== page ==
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German military floats plan to equip its tanks with depleted uranium to a sceptical nation

In an effort to be seen to be responding to Russian military activities in Ukraine and Crimea, the Bundeswehr is floating plans to arm Leopard tanks taken out of storage with DU ammunition, even as its allies look for alternatives in response to the global stigmatisation of the weapons.
27 April 2015 - Doug Weir

In an opinion piece published in Germany’s Die Welt newspaper this weekend, Hans Rühle, who served as chief of the policy planning staff in the German department of defence between 1982-88, argued that it is imperative that Germany arms 100 newly re-commissioned Leopard tanks with DU ammunition. He argued that the Bundeswehr’s in-service tungsten ammunition is incapable of defeating not only Russia’s new T-14 Armata main battle tank – to be deployed by 2020 – but also the T-80 (1976 onwards) and the T-90 (1993 onwards).

The article drew a swift response from the centre-left SPD party, whose defence spokesperson Rainer Arnold said that DU has caused enormous long-term damage in conflicts where it has been used and that Germany should continue to set an example internationally by not using the weapons.

The re-emergence of a perceived threat from Russia has seen Germany announce plans to bring 100 Leopard 2 tanks out of retirement. The tanks will be repurchased from the defence industry at a cost of €22m and upgraded – the budget for the upgrades has not been published. The pro-Russian Sputnik International delighted at the claims from Rühle over the effectiveness of the Leopard’s ammunition.

A 2012 ICBUW analysis of the effectiveness of DU in large calibre ammunition found that penetrator material is just one of a wide range of factors that influence how good they are at piercing armour. Increasing barrel length is one option and one that was pursued by Germany in the 1990s but at issue if the effectiveness of the German DM63 120mm tungsten round, versus that of the US M829 family of DU rounds. As the crucial data on effectiveness is classified – as are the designs of Russian armour – speculation is rife. The manufacturers of the DM63 claim that it is capable of defeating all modern armour.

Cheerleading for an unacceptable weapon

The German government’s position on DU has hardened during the last 12 months. Last December, Germany abstained on a UN General Assembly DU resolution for the first time. No serious justification for the move was provided, with the government resorting to diplomatic pedantry over what it claimed was cherry picked language in the resolution (for more analysis on the German position see the briefing attached at the end of this article).

Such was the concern over the decision to abstain, in January the German parliament’s sub-committee on defence held a special hearing on the matter and invited the defence and foreign ministries to justify their decision. ICBUW was also invited to give evidence and found both the scientific and political arguments unimpressive – a view apparently shared by the parliamentarians present.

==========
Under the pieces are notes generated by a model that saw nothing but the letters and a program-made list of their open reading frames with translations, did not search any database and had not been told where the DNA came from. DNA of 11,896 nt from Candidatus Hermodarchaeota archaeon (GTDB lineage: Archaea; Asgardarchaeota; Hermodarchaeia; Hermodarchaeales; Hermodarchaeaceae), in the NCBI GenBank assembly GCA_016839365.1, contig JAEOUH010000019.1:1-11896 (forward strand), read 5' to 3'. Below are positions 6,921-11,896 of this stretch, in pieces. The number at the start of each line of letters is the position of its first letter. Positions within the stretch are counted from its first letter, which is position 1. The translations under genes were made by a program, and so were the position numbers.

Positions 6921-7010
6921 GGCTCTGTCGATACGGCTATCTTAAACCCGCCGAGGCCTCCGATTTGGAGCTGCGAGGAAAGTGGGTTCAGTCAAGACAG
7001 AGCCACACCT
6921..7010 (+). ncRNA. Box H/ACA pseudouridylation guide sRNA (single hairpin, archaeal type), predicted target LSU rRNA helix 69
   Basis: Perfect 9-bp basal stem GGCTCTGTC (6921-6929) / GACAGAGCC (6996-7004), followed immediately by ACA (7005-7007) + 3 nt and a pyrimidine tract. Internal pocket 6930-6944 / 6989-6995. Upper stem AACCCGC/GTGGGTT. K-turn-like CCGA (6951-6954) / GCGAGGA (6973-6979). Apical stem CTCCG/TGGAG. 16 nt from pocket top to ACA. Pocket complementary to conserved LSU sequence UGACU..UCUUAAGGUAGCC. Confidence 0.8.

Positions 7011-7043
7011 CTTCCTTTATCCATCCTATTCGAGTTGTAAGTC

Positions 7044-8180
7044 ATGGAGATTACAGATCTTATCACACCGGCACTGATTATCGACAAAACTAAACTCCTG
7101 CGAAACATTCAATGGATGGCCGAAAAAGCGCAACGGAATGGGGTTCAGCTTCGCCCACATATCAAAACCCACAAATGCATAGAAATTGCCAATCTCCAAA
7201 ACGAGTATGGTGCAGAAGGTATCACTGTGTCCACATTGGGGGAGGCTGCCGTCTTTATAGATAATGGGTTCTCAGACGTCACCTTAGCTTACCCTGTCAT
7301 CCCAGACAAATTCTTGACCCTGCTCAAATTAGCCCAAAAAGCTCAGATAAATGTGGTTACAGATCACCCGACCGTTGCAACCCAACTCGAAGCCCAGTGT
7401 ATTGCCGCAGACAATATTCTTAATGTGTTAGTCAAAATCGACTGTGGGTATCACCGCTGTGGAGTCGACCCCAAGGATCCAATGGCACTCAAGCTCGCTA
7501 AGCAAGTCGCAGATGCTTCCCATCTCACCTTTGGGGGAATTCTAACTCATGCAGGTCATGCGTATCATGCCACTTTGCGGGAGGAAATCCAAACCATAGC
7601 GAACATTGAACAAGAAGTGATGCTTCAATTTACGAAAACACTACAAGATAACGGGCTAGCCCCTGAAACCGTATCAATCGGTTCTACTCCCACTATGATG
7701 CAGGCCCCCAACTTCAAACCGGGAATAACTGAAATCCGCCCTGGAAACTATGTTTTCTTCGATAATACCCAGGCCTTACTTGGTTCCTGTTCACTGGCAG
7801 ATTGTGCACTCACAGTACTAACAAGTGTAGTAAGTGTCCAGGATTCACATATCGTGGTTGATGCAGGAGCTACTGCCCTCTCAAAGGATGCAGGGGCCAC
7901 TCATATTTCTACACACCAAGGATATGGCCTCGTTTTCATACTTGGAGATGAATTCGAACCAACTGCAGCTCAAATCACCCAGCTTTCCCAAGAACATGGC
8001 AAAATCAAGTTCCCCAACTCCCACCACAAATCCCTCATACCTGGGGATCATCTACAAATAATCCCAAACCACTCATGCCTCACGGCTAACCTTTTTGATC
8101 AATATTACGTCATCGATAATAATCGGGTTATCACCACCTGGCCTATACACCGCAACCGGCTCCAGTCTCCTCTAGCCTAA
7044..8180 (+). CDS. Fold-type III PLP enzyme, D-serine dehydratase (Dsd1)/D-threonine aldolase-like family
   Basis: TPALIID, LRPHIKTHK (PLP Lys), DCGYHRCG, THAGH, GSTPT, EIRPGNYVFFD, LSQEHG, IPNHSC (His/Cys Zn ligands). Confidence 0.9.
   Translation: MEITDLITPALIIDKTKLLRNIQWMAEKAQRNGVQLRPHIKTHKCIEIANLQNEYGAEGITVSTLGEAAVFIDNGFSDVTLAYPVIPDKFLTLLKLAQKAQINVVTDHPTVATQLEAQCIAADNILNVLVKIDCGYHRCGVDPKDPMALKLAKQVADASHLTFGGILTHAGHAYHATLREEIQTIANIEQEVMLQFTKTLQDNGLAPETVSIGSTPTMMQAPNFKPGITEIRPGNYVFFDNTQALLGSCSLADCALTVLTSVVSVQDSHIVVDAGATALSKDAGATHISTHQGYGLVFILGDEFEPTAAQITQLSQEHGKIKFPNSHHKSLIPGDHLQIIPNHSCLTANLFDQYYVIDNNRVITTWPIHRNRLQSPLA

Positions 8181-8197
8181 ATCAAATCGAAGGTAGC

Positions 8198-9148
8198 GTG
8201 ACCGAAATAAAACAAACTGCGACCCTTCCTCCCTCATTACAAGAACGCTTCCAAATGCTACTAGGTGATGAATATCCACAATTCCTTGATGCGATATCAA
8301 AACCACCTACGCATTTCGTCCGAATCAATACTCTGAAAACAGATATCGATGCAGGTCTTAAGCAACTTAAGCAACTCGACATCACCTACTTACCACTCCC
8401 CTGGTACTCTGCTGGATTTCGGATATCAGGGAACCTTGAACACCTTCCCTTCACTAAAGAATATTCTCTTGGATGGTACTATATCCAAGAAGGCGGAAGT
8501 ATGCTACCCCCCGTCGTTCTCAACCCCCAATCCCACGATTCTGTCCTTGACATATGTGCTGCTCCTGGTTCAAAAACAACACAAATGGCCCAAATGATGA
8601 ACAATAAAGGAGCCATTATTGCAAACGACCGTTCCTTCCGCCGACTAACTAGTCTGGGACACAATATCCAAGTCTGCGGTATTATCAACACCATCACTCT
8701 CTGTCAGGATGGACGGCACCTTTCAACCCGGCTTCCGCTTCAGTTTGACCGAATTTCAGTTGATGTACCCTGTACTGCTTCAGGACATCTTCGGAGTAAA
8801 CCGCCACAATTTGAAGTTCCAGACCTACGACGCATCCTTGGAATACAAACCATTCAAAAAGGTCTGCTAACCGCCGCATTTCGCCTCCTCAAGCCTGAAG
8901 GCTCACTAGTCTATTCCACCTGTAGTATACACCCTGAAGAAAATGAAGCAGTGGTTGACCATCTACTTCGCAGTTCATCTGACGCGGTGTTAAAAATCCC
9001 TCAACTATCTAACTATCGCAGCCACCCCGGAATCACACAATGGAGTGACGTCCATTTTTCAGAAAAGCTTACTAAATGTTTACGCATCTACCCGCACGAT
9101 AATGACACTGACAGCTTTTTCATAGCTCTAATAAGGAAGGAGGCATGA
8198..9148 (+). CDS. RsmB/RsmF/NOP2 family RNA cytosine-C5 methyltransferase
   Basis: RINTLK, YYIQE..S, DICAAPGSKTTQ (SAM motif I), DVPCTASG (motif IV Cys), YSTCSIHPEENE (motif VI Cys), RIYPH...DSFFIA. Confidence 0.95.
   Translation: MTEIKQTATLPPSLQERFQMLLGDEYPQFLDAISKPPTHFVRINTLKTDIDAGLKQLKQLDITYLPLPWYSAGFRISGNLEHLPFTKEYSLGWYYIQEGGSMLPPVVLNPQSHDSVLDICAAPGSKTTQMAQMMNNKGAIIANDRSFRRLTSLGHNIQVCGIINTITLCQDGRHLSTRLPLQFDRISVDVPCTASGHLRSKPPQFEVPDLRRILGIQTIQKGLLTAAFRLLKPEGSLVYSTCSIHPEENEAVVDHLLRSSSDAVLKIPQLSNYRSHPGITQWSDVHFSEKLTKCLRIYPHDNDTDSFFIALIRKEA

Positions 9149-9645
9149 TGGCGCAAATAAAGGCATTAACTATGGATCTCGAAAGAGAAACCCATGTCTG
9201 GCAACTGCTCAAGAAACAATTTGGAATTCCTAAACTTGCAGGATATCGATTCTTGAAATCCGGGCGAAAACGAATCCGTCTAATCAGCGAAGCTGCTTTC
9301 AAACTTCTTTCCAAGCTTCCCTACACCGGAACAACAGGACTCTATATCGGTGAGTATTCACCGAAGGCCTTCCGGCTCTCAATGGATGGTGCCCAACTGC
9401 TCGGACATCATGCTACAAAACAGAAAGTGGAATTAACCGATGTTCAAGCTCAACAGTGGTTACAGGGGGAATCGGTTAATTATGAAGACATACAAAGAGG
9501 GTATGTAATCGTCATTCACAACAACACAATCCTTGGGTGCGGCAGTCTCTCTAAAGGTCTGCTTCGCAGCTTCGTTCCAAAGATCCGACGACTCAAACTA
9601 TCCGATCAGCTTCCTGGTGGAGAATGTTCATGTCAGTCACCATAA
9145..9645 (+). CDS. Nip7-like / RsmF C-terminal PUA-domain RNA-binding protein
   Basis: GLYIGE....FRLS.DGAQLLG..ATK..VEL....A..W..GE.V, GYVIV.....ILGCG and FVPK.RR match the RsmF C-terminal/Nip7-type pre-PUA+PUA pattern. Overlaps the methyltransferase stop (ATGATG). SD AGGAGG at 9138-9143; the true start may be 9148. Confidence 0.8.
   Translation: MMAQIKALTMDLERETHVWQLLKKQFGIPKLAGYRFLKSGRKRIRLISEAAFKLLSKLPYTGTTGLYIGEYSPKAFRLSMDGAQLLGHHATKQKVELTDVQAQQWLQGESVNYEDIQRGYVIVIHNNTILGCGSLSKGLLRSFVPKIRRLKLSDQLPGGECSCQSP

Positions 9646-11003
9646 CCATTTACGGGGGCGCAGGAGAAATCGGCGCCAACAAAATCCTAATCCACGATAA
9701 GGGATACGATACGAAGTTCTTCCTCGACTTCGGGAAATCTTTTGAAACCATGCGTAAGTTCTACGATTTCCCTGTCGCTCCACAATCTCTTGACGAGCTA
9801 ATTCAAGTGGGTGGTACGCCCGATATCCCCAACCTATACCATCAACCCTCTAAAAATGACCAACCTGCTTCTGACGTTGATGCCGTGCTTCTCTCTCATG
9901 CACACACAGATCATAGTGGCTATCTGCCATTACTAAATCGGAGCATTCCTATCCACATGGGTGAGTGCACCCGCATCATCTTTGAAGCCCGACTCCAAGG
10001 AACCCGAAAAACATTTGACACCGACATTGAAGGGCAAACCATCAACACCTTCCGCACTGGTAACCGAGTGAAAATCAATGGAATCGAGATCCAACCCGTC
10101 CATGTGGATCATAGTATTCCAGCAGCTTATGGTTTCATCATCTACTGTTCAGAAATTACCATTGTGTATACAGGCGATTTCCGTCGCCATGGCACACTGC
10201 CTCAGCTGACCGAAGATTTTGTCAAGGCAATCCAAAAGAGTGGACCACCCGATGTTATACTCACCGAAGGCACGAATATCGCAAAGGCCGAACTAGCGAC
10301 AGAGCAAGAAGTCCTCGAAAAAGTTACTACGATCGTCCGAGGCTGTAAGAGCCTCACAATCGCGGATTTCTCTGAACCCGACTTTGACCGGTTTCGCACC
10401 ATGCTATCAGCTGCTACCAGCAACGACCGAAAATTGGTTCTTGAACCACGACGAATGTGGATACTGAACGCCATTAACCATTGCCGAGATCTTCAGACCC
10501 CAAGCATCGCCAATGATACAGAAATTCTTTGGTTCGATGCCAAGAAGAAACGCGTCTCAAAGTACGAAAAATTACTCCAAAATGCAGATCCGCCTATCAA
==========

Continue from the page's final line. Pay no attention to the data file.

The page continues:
Bundestag
Germany's anti-nuclear movement has been a powerful force since the 1970s.

Germany’s decision not to use DU dates back to the 1970s, where it was involved in joint trials with the US and UK over 120mm tank ammunition. Unlike its partners, the German government concluded that the use of DU would be too politically unacceptable for voters to stomach, thanks in part to the strength of its domestic anti-nuclear movement. Since then, and as demonstrated by the widespread condemnation of DU at an international and European level, this view of the fundamental unacceptability of the use of DU in conventional weapons has been proved largely correct.

The political problems associated with the use of DU have seen its effectiveness strategically exaggerated since it was first deployed, but most notably after the 1991 Gulf War. However in recent years growing global opposition, concerns over the health of exposed military personnel and the financial liabilities associated with decontaminating firing ranges have seen the search for alternatives accelerate. This is most advanced in DU’s greatest proponent - the US, where the latest 120mm DU tank round has just entered service and is planned for use only until 2020, after which a non-DU round is expected to replace it.

As a former Cold War warrior, it is understandable that Hans Rühle and others are seeking to revisit the arguments of the 1980s as they advocate for a robust German response to Russia’s activities in Ukraine and Crimea. However in doing so they seem unaware that the world has moved on, as has the debate over the acceptability of DU weapons. Advocates for arming Germany’s Leopard tanks with the radioactive and chemically toxic ammunition will likely find that public opinion is more opposed to the weapons than ever.

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